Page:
For my roof, I changed the Warre style roof to a flat telescoping style so the side protects the top entrance. This way, there won't be any direct wind blowing into the top entrance. I think the Warre style roof would work just as well though. I might go ahead and return the original roof later on.
So far, my one bee colony is still alive in spite of all the experimentations I've done to them. But winter is still threatening to come back in our area so they may die out yet. :-( We'll see.
Thanks for sharing your ideas and pictures.
One more observation. Because you are not using a regular Warre style roof, the cloth in your quilt would likely absorb rain water when it's raining out. So your roof modification may not be a good idea. Just my thought.
Nice frames, one thing you may want to do is include a bee space on the side bars. I make full frames and run them foundationless.
I would call it a Modified Warre. Those are frames.
the feeder's worked well. I didn't use it much. I guess I should have elaborated, I did tilt he pan so the bees can get to it. I didn't feed much unlike last year, mainly enough to get things rolling and that was it. I took some woods scraps and propped the screened end up so it was almost resting on the bottom of the pan and propped the opposite side up so as they took it, it ran down to them in the screened area. Anyways, they worked well, no mold, no leaking, and no frame feeders full of dead bees.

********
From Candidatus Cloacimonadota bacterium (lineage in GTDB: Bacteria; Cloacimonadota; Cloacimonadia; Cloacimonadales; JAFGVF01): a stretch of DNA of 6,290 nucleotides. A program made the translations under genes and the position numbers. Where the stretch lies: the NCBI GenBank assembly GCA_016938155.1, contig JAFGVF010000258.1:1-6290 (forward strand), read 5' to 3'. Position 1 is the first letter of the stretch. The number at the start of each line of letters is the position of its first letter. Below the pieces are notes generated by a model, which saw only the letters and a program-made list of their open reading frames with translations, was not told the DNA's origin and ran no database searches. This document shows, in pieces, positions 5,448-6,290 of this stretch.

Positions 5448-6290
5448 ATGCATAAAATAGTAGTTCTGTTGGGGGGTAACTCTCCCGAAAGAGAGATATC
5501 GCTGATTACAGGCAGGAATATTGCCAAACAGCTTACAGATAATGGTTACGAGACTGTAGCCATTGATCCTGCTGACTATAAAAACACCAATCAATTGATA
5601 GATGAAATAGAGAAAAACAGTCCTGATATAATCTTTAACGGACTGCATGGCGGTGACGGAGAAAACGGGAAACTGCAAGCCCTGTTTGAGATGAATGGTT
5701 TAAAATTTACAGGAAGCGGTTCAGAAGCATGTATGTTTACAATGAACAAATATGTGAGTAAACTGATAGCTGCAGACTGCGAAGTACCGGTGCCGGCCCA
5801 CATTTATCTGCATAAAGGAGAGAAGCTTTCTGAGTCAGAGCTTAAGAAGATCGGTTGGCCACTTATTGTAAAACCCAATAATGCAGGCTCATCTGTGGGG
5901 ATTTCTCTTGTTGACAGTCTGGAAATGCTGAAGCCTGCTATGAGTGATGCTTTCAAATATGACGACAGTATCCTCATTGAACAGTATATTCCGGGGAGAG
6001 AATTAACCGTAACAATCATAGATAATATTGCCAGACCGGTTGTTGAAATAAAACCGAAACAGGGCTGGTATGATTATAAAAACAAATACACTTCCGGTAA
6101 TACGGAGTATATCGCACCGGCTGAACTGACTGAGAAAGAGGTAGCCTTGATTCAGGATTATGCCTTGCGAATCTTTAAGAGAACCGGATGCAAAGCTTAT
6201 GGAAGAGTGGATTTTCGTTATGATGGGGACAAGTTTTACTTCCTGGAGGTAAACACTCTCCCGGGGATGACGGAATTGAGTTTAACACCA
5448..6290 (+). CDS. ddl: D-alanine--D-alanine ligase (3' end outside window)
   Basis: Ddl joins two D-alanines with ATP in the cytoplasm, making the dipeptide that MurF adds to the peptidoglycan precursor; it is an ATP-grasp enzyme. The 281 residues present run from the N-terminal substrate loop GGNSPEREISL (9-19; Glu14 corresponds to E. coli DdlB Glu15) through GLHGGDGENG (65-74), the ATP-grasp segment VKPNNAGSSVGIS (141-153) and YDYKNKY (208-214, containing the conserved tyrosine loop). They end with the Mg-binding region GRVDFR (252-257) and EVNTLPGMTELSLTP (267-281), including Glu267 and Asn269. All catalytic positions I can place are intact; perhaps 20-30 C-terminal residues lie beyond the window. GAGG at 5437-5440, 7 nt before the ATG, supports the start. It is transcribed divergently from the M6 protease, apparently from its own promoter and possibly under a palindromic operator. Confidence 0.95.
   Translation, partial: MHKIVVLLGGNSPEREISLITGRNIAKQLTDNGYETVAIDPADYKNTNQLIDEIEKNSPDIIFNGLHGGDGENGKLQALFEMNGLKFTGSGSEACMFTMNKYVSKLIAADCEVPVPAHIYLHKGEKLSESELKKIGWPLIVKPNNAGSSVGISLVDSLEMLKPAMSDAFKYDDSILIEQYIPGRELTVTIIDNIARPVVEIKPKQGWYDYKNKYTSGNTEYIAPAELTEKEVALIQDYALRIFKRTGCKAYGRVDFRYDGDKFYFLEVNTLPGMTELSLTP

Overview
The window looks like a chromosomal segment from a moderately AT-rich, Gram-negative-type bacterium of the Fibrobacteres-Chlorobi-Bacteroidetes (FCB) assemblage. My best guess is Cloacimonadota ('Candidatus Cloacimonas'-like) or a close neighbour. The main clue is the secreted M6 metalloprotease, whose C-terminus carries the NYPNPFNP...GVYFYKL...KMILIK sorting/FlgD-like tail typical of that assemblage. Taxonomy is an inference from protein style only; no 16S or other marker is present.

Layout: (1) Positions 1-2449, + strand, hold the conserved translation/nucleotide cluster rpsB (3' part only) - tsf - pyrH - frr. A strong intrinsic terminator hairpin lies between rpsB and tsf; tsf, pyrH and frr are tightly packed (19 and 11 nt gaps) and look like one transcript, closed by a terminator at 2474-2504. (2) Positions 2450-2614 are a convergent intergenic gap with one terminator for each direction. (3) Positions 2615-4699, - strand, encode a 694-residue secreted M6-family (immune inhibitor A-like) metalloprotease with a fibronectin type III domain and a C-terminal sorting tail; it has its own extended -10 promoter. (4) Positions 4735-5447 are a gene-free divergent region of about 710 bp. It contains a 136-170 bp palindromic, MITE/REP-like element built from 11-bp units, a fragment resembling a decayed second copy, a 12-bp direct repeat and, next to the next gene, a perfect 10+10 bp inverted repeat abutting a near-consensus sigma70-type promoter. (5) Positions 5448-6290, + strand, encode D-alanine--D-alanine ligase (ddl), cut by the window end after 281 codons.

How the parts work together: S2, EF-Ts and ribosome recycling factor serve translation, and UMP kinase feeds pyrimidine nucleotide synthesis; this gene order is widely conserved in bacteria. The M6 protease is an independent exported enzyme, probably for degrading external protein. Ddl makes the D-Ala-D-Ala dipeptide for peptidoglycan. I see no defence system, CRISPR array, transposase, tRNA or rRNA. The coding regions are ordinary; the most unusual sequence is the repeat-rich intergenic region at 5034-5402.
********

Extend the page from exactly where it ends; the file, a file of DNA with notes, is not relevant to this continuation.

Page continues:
The screws are nice (they came from a lang guy). I got put onto a better easier idea. If you're going to run some sort of frame (partial or full), I like the concept. Notched sides to take the top bars. If you're going only top bars I think it'd be a waste a time. It allows you to keep space, and also to get to the bars without having to try and shove my fat fingers between them. I can easily grab the ends and lift. IF you can remove them to begin with!